From that day on, the parents seemed emotionally changed. Their expressions of concurrence and cold efficiency decreased. Instead they played with their daughter on the floor, forgetting themselves. The daughter's general development accelerated. At the end of their observation the parents mentioned spontaneously that they were expecting another child and the father said, that the family would share much more time together than before.

It seems that the parents first communicated their wish for help on a latent level. The three of them were suffering from a lack of satisfying emotional contact, the child reacting symptomatically. Undoubtedly the observer provided a psychotherapeutic experience to the family, offering more and more secure frame conditions.

I think, where the predominant parents' motives for allowing observation are to seek developmental help or psychotherapy, observer and family can exchange insight and growth in a balanced manner. I found still other parental motives for being observed, involving unconscious pathological needs for exhibition or for acting out  painful and seductive modes of relating with the observer. Of course these parents have unconscious wishes for help, but their disturbances are too severe to be contained by the observer under observation conditions. For the most part these parents break off the observation.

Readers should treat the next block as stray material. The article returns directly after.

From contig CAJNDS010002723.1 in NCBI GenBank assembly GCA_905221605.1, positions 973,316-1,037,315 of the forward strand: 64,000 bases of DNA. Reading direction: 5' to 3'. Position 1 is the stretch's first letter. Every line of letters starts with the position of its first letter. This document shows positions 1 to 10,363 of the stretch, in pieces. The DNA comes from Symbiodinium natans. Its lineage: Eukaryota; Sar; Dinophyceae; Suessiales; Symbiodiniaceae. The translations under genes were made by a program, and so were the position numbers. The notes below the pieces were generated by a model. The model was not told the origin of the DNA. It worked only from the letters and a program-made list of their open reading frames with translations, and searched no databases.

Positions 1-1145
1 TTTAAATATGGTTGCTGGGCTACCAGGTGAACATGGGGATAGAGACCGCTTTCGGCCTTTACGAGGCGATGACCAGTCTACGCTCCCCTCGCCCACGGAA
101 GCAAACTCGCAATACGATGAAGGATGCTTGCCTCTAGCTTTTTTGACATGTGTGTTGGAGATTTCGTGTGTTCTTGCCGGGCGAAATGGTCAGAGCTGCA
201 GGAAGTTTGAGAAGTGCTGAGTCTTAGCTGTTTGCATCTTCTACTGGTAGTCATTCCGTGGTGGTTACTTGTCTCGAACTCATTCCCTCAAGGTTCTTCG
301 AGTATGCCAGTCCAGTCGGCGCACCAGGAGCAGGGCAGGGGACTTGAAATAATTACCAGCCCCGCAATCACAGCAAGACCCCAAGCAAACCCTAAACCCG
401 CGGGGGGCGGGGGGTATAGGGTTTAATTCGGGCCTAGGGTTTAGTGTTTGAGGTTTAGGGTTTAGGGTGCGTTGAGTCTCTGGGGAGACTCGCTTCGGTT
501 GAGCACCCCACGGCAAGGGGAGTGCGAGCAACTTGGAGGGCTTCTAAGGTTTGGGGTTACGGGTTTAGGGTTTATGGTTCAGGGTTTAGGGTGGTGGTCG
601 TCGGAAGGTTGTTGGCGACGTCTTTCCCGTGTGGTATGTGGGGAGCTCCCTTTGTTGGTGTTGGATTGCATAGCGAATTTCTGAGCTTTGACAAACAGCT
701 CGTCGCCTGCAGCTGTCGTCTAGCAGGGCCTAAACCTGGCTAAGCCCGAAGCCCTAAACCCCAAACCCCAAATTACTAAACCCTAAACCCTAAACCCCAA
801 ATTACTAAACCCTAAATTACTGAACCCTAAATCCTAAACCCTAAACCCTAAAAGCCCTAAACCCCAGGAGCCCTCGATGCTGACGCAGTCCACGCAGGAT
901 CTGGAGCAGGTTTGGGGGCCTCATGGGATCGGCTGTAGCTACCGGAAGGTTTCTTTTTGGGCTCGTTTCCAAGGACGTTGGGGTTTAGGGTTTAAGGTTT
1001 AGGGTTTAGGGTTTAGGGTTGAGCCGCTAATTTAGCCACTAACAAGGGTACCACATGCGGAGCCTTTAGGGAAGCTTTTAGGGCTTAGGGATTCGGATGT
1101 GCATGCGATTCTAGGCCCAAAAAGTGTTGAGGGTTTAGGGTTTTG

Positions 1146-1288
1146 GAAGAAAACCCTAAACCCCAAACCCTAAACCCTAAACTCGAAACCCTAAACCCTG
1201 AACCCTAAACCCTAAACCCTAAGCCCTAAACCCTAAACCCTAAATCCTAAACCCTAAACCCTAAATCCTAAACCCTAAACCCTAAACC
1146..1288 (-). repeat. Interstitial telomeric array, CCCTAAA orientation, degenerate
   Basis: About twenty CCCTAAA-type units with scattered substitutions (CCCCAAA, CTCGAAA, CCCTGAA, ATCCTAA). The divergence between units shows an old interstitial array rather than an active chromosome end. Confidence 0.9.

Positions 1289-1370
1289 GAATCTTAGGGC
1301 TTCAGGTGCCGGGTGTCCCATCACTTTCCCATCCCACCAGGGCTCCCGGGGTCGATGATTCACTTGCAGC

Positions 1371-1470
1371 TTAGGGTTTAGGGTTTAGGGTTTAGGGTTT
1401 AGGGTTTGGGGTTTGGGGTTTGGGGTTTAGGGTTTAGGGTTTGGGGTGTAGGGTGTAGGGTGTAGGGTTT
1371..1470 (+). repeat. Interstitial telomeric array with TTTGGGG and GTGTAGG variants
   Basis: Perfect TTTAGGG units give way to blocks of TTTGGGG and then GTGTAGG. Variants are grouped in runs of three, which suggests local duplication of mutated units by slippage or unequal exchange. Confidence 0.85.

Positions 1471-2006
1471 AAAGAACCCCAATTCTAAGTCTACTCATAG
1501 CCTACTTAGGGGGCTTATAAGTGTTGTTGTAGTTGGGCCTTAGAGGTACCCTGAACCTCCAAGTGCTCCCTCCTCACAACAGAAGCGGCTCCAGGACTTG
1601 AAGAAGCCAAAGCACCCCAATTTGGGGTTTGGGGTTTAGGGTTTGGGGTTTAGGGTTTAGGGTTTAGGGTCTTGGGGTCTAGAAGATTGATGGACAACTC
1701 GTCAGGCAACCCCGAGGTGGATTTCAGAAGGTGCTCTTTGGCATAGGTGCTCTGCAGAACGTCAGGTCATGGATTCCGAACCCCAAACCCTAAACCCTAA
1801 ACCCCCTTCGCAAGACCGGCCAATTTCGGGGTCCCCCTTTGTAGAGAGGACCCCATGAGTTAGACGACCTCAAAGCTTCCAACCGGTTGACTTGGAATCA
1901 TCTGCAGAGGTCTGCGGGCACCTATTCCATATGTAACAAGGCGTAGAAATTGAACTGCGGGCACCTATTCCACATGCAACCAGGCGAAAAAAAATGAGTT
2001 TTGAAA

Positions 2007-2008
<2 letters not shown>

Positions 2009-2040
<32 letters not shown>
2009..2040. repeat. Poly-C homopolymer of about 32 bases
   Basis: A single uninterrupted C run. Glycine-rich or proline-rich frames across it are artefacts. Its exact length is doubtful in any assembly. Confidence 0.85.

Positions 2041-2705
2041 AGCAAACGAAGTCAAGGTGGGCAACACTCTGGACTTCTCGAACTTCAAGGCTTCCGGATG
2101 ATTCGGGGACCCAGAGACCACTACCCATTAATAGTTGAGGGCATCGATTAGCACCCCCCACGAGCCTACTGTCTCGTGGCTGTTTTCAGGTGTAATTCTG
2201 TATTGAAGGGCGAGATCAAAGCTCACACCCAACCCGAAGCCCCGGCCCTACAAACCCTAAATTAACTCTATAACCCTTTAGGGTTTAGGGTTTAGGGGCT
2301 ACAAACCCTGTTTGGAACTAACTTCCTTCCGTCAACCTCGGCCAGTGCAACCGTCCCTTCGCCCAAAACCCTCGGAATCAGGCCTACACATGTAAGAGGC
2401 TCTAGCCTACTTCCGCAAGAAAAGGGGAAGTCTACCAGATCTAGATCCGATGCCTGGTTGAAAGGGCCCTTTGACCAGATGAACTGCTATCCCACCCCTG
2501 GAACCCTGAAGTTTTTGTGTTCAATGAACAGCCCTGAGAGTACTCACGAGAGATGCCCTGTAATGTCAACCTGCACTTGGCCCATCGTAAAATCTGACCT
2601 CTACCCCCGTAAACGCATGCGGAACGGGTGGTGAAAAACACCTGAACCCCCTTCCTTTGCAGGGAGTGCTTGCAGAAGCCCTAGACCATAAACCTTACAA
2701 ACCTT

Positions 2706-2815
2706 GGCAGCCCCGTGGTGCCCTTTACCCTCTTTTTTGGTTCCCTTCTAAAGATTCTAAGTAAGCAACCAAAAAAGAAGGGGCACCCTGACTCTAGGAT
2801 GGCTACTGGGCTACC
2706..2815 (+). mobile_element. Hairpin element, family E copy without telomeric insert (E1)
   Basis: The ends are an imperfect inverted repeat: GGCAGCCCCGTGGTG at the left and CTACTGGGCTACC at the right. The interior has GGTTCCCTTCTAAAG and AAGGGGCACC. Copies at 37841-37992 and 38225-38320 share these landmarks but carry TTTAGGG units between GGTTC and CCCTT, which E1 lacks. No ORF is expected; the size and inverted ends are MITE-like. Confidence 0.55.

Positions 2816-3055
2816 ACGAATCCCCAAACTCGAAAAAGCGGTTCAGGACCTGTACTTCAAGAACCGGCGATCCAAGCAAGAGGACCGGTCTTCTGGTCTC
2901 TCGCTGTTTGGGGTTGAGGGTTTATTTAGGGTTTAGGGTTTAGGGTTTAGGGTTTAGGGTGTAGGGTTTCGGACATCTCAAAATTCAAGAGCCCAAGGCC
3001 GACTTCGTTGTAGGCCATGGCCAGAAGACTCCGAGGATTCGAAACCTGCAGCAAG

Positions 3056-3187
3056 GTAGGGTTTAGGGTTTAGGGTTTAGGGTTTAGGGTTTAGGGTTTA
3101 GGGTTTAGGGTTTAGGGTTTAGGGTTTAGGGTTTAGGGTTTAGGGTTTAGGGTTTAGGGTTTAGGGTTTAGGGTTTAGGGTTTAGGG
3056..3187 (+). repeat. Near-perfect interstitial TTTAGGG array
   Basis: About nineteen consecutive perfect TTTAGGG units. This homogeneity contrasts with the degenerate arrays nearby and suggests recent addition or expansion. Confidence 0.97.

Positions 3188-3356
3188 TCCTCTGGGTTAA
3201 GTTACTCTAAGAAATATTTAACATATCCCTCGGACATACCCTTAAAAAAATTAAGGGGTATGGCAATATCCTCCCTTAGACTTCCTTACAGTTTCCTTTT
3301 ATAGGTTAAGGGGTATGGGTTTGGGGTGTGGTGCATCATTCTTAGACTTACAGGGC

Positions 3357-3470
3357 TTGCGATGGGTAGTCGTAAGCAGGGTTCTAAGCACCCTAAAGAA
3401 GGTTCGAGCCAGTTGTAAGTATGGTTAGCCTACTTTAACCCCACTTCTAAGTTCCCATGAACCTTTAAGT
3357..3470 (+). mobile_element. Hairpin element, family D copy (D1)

2.3. Can the observer be abstinent in the presence of parents with a baby, without being experienced as tactless or withholding?

Initially the students tend to interpret the psychoanalytic rule of abstinence as meaning that they must lay down rigid rules of behaviour for themselves and for the family. Indeed, the interaction between a family and a family's guest follows certain social conventions. These conventions are abrogated by the observer when psychoanalytical frame conditions are introduced. Also, the principle of free-floating attention, exemplified by the silent presence of the observer, is a break with convention. Being attentive at all times excludes the usual modes of interaction.

In my experience, parents become willing to share the initially strange observation arrangement because of three pre-conditions:

·       The parents themselves wish to be observed. 

·       The observer offers secure interpersonal conditions (a secure frame) for the observation of the family.

·       The observer brings a positive affective connection to the family.

Also, I believe that patients can only grow from the therapist's offer of a secure frame, if they bring a desire for involvement in psychotherapy and if there is a solid, mostly positive affective relationship between them. Only on this basis can patients contain and adapt to the specific anxieties and frustrations produced by secure frame conditions. And only on this basis can psychotherapists be abstinent.